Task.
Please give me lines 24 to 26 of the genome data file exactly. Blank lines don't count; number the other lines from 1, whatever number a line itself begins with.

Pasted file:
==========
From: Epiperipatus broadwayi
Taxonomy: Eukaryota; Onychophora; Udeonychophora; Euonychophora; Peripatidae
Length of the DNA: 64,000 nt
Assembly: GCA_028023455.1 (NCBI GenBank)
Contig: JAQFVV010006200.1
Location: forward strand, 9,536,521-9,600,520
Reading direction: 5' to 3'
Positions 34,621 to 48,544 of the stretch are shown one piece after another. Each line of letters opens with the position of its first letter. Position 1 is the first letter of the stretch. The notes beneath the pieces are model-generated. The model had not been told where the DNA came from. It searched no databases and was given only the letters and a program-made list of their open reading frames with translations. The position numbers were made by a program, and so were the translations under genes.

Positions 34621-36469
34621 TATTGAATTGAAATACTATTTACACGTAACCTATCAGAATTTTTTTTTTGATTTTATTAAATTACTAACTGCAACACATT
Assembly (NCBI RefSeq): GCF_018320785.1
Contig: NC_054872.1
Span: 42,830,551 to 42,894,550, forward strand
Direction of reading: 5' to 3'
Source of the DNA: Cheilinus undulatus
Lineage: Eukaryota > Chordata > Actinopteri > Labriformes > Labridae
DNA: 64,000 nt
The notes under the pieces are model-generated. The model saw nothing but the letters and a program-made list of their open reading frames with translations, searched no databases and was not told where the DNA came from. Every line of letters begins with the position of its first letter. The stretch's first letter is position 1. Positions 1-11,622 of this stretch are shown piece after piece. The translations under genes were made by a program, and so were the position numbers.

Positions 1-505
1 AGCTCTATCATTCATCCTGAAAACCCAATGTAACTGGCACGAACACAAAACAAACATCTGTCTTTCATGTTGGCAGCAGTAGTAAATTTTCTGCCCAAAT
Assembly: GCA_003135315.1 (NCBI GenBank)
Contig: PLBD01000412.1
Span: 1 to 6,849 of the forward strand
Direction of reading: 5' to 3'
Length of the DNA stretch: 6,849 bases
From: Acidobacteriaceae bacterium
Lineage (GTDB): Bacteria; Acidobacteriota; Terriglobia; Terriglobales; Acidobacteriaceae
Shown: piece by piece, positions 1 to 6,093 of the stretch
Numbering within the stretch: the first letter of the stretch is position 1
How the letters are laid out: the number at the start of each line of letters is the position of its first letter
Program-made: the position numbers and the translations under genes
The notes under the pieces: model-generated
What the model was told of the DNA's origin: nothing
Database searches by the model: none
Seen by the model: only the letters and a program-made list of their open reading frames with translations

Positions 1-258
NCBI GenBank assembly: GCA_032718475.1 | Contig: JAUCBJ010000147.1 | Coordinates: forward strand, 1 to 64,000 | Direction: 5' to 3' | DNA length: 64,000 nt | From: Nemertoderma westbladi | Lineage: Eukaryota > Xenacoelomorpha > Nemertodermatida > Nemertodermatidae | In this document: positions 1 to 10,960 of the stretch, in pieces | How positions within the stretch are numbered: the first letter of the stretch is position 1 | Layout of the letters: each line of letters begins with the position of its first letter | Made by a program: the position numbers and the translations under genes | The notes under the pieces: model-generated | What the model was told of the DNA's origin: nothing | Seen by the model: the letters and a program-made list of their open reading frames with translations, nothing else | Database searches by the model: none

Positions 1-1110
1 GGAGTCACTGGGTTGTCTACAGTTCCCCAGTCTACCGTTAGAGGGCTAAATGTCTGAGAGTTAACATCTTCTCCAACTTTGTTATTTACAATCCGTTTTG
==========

Direction of reading: 5' to 3'
Length of the DNA stretch: 6,849 bases
From: Acidobacteriaceae bacterium